I hope this helps you, Wilkie.

    -- Jean-Luc
    , Mar 6, 2005
    #2
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  3. Guest

    True to Occam's Razor the culprit has proven to be faulty data!
    My country codes I had listed in the DB were preceeded a space!
    It's always something simple it seems.
    Jean - Luc, thank you SO very much for helping me with this.
    By simply printing out the variable I caught the space.
    Wilkie

    wrote:
    > wrote:
    > >
    > > Where I am having a problem is if I try this....
    > > --------------------------------------------------------
    > > ($country_name) = $dbh->selectrow_array('SELECT `category_label`

    FROM
    > > `mt_category` WHERE `category_id` = '.$placement_category_id);
    > >
    > > ($iso, $name, $size, $location) = $dbh->selectrow_array("SELECT

    > `iso`,
    > > `name`, `size`, `location` FROM `country_lookup` WHERE `name` =
    > > \"$country_name\"");
    > >
    > > Invariably (no pun intended) I get this error....
    > > Use of uninitialized value in concatenation (.) or string at......
    > >
    > > I have used the variable $country_name in later places and it is

    > fine.
    >
    >
    > Dear Wilkie,
    >
    > Even though you used the variable $country_name in later places

    and
    > it is fine, apparently the Perl interpreter thinks it is undefined

    when
    > it gets to that line. Or maybe it's not complaining about
    > $country_name in the second line, but rather about
    > $placement_category_id in the first.
    >
    > Whatever the reason, you can figure out what is wrong by placing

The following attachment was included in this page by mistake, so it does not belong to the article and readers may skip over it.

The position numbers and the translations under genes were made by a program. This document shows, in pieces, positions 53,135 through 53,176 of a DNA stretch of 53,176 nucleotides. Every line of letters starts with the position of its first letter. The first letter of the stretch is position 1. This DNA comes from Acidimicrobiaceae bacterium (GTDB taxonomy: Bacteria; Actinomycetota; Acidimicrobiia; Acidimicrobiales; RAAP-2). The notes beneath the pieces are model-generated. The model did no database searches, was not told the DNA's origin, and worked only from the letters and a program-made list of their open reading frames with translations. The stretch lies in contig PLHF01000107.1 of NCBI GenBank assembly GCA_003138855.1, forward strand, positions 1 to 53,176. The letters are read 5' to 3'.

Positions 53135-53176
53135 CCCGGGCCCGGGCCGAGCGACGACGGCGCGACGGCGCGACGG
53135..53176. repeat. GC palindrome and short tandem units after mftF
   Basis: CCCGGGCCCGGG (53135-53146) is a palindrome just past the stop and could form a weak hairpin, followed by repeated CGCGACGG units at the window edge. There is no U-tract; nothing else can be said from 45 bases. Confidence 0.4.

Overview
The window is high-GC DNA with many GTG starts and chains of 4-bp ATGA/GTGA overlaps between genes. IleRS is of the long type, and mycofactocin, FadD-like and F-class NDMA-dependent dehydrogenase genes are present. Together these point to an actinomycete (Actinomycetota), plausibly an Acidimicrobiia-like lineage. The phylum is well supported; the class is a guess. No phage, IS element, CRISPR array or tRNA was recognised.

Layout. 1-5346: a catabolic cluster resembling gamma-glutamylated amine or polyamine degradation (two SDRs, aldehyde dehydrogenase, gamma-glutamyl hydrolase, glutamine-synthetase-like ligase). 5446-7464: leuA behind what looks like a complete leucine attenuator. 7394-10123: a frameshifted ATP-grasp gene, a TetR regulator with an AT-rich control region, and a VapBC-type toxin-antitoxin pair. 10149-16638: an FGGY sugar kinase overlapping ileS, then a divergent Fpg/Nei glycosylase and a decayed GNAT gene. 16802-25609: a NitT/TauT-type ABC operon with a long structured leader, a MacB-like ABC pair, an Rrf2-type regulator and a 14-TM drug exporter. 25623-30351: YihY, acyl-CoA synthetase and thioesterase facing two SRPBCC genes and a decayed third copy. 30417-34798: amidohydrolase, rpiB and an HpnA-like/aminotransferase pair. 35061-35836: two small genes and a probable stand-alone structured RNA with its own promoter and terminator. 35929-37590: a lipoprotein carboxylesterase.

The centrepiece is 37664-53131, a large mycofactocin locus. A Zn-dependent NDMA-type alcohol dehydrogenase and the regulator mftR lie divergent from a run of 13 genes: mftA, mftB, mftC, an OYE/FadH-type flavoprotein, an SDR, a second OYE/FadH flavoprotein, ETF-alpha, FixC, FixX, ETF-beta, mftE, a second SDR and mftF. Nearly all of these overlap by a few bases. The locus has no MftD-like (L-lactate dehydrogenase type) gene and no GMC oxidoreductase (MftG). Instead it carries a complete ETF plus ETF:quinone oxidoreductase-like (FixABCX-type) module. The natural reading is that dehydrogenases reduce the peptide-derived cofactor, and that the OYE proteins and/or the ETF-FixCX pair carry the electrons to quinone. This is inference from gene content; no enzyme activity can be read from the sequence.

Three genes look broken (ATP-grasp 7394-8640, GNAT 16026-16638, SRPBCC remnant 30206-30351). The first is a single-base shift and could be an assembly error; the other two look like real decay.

the
    > following lines before that first call to selectrow_array():
    >
    > print "\$placement_category_id is ";
    > print (defined $placement_category_id)
    > ? "\"$placement_category_id\"\n"
    > : "UNDEFINED\n";
    >
    > and the following lines before your second call to selectrow_array():
    >
    > print "\$country_name is ";
    > print (defined $country_name)
    > ? "\"$country_name\"\n"
    > : "UNDEFINED\n";
    >
    > These lines will tell you exactly what the Perl interpreter thinks
    > the values for $placement_category_id and $country_name are as it

    tries
    > to evaluate those lines you are having trouble with.
    >
    > This might also be a great time to learn how to use the Perl
    > debugger. If you can execute this script from a command line, then
    > start the debugger like this:
    >
    > perl -d script.pl
    >
    > At the debugger prompt, type "c line_num", where "line_num" is the

    line
    > number of that first selectrow_array() call. This will cause the
    > debugger to run UP TO that line (that line will NOT be executed).
    >
    > Then type "x $placement_category_id" to see what the Perl interpreter
    > thinks is the value for $placement_category_id.
    >
    > Then type "n" to execute that line of code and advance to right

    before
    > the next.
    >
    > Then type "x $country_name" to see what the Perl interpreter thinks

    is
    > the value for $country_name.
    >
    > Hopefully, at this point you've discovered what's wrong. If so, you
    > can type "q" to quit out of the Perl debugger.
    >
    > I hope this helps you, Wilkie.
    >
    > -- Jean-Luc
    , Mar 6, 2005
    #3
  4. Guest

    wrote:
    >
    > True to Occam's Razor the culprit has proven to be
    > faulty data! My country codes I had listed in the
    > DB were preceeded a space!
    > It's always something simple it seems.
    > Jean - Luc, thank you SO very much for helping me
    > with this. By simply printing out the variable I
    > caught the space.



    I'm glad I could be of help. Often, successful debugging means
    knowing where to place debug statements that will help you analyze
    what's wrong.

    Since you've already figured out what's wrong, this might sound
    rather outdated, but I found a small (but significant) bug in the code
    I sent you:

    > > print "\$country_name is ";
    > > print (defined $country_name)